........Added Jan. 9, 2009: On another day I'd probably load this letter into the "Letters" webpage, but old friend Jean Myles writes so well that this amounts to a stand-alone column (hardly Johnny-come-latelys; Jean and Dr. Bob Myles came here to assist in a medical office and have been Nevadans ever since. Jean writes, in a response to a letter from Phyllis Adler that's already in the "Letters" link:
Dear Karl, I dialed into "Letters" on your website, and had a few good laughs. We are "Johnny-come-latelys," having arrived in the area in 1958, however, I find that we can answer one question. Phyllis Adler asked ... "What happened to the buffalo in Idlewild Park?" The buffalo were purchased by the Frank Russell Turner, a descendant of one of the original Irish families who settled in Sierra Valley and owner of the Turner Ranch at the west side of the valley on Highway 89/49. In the mid-1950s, a friend learned that the Reno Zoo was going to destroy the animals, and let Frank know. Frank was interested and made arrangements to pick up the seven remaining ill-cared-for animals, who became the biggest family pets anyone had ever had in Sierra Valley. The buffalo lived a life of luxury and ease in the lush meadows of the Turner Ranch.
However, buffalo do not like fences of any sort. For years they roamed the valley, not paying much attention to property lines or fences. By the time our family became regular visitors to the Valley, there were only three left. They delighted our children as we often met them on one of Sierra Valley's roads. If they were coming towards us, always three abreast, we stopped and waited until they passed. If they were headed in our same direction, we followed slowly as they ambled along, hoping that they would eventually turn so we could pass. One day, on our way to our cabin above Sierra City, we watched in amazement as the three leaned against the post and barbed wire fence along the highway. When they and the fence toppled over, the buffalo rose, shook themselves off and wandered down the highway. The children were whooping with laughter as we followed them down the road. Occasionally, the buffalo would migrate to another ranch and a phone call would request that Frank come and get his pets. He would agree to pick them up the following morning, if the neighbor would kindly round them up. Horses are skittish around buffalo, and, herding buffalo is has been likened to herding cats ... they don't go where you want them to. They would ultimately be contained in a corral, and Frank would appear early the next morning to find the corral empty ... to the chagrin of the other rancher and to Frank's great amusement. After one or two experiences like this, the ranchers became very aware and just called to tell him where they were. He would meet them on the road and talk them into the truck.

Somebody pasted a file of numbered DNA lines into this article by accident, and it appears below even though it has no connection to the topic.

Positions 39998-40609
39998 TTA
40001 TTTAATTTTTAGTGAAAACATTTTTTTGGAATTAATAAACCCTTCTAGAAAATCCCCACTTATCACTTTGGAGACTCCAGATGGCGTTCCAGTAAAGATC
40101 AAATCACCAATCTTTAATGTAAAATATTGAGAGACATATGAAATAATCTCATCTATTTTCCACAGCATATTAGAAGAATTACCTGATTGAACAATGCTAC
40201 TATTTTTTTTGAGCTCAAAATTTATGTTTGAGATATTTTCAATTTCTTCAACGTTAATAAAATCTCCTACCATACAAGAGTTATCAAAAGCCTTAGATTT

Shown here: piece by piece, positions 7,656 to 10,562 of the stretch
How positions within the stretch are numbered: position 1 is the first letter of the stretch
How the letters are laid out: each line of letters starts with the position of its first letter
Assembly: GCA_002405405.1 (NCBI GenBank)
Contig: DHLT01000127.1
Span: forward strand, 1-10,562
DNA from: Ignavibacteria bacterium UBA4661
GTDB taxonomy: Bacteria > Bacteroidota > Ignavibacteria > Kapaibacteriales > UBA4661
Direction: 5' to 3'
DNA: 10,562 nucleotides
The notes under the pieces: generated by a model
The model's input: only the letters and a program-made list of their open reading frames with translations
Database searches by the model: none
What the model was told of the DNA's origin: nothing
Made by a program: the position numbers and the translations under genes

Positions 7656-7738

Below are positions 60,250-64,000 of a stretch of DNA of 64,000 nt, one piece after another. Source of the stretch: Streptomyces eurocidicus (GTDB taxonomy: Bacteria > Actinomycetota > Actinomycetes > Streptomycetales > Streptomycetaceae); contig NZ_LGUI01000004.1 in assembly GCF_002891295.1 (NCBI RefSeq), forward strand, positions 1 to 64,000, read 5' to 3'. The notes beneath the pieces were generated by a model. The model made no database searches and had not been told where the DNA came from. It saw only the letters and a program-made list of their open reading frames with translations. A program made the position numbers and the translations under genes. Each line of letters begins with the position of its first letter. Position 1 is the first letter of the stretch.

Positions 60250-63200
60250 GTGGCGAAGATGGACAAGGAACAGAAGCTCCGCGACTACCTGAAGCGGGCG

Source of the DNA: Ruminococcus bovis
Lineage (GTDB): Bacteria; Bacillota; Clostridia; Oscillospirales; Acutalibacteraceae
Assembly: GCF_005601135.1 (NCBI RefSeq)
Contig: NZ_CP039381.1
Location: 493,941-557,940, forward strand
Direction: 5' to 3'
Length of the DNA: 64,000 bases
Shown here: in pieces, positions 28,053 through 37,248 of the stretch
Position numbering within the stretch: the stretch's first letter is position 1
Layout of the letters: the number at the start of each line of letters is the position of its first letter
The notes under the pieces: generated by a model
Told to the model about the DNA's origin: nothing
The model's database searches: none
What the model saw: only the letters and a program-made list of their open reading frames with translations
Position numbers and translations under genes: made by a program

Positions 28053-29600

They loved to ride. When he got to the ranch, he would let the tailgate down and leave them until they decided to get down. If he could not find them, they would eventually find their way home. Their exploits became legendary to Sierra Valley folk, and everyone watched out for them. As age overtook them, they died off one by one. We still find ourselves looking to see them grazing in the meadows as we drive along Highway 49 on our to the cabin. Enjoying your news and views, and reminisces.
Happy New Year ... Jean Myles [A sad footnote to a great story: Dr. Bob passed away in June, 2014….a good friend to all of us - KB] 4